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That Frederick shall have six hundred and seventy thousand pounds (,350,000), payable in London to his order, in October, this year, which sum Frederick engages to spend wholly in the maintenance and increase of his army for behoof of the common object; neither party to dream of making the least shadow of peace or truce without the other. Battle of Hohenfriedberg.Religious Antagonism.Anecdote of the King.Retreat of the Austrians.Horrors of War.A slight Pleasantry.Sufferings of the Prussian Army.The Victory of Fontenoy.Fredericks Pecuniary Embarrassments.Executive Abilities of Maria Theresa.Inflexibility of the Austrian Queen.The Retreat to Silesia.The Surprise at Sohr.Military Genius of Frederick.Great Victory of Sohr.

185 On the 26th of May the Crown Prince received an express informing him that his father was dying, and that he must hasten to Potsdam with the utmost speed if he would ever again see him alive. Reinsberg was about thirty miles north from Potsdam. It took the courier some hours to reach the place. Frederick, with emotions not easily imagined, started before the dawn of the morning, followed by a train of attendants, to hasten to the death-bed of his father, and to receive the kingly crown of Prussia.

Frederick bethinks him that in a late visit to Weimar he had noticed, for his fine qualities, a young gentleman named G?rtz, late tutor to the young Duke Karl August, a wise, firm, adroit-looking young gentleman, who was farther interesting as brother to Lieutenant General Von G?rtz, a respectable soldier of Fredericks. Ex-tutor at Weimar, we say, and idle for the moment; hanging about court there, till he should find a new function. This notable paper, which reflects but little credit upon the character of Frederick, was as follows:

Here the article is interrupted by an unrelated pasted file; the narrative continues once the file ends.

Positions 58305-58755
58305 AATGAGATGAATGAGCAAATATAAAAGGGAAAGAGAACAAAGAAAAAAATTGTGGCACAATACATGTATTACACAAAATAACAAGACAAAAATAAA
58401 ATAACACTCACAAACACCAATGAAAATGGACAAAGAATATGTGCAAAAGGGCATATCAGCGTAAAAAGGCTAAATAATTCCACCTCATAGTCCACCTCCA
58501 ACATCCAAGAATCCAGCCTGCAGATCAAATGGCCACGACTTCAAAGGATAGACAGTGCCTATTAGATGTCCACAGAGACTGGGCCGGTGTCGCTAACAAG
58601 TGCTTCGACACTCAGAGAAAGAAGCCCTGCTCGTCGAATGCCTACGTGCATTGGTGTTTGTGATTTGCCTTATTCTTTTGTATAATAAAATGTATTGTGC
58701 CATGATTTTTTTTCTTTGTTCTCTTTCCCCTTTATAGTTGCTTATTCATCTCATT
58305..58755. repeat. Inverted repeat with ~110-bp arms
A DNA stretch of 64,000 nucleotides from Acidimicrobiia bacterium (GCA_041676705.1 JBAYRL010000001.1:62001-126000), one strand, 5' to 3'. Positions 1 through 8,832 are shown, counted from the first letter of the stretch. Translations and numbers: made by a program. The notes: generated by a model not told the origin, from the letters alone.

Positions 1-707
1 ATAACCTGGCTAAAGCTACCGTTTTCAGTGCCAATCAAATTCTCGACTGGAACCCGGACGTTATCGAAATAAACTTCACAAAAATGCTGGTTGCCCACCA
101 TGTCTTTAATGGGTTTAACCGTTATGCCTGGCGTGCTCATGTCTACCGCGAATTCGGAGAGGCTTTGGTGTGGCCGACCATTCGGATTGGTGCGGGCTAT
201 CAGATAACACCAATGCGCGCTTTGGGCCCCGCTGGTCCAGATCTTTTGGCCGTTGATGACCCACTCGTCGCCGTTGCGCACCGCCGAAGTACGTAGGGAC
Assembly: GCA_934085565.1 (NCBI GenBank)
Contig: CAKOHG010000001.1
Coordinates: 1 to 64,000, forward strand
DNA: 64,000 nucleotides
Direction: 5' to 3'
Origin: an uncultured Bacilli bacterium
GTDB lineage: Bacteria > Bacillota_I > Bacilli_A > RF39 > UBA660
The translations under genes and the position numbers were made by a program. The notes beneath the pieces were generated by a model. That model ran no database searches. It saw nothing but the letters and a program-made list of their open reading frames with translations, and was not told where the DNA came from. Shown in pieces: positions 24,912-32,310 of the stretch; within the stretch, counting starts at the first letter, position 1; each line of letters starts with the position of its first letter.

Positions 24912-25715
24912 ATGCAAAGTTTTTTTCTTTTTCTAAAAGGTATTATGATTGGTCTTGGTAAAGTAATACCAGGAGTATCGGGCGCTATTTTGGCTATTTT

France had no fear of Prussia. Even with the addition of Silesia, it would be comparatively a feeble realm. But France did fear the supremacy of Austria over Europe. It was for the apparent interest of the court of Versailles that Austria should be weakened, and, consequently, that the husband of the queen should not be chosen Emperor of Germany. Therefore France was coming into sympathy with Frederick, and was disposed to aid him in his warfare against Austria.

The marquis looked for a moment upon the singular spectacle with astonishment. Then raising his hands, he exclaimed,

Yes, I tell you, the king replied; but I must have his writing-case. For he had already informed himself that it was in the queens possession.

The queen remained firm in her determination that Wilhelmina should marry the Prince of Wales. The king was equally inflexible in his resolve that she should not marry the Prince of Wales. The queen occasionally had interviews with Wilhelmina, when they wept together over their disappointments and trials. The spirited young princess had no special predilections for the English prince, but she was firm in her resolve not to have a repugnant husband forced upon her. On the night of the 27th of January, 1731, as the queen was about to leave Berlin for Potsdam, she said to her daughter,

The kings desire always was and is that every body, be he high or low, rich or poor, get prompt justice. Wherefore, in respect to this most unjust sentence against the miller Arnold, pronounced in the Neumark, and confirmed here in Berlin, his majesty will establish an emphatic example, to the end that all559 the courts of justice in the kings provinces may take warning thereby, and not commit the like glaring unjust acts. For let them bear in mind that the least peasant, yea, what is still more, that even a beggar, is, no less than his majesty, a human being, and one to whom due justice must be meted out. All men being equal before the law, if it is a prince complaining against a peasant, or vice versa, the prince is the same as the peasant before the law.

Happy, my dear sister, is the obscure man whose good sense, from youth upward, has renounced all sorts of glory; who, in his safe and humble place, has none to envy him, and whose fortune does not excite the cupidity of scoundrels. But these reflections are vain. We have to be what our birth, which decides, has made us in entering upon this world.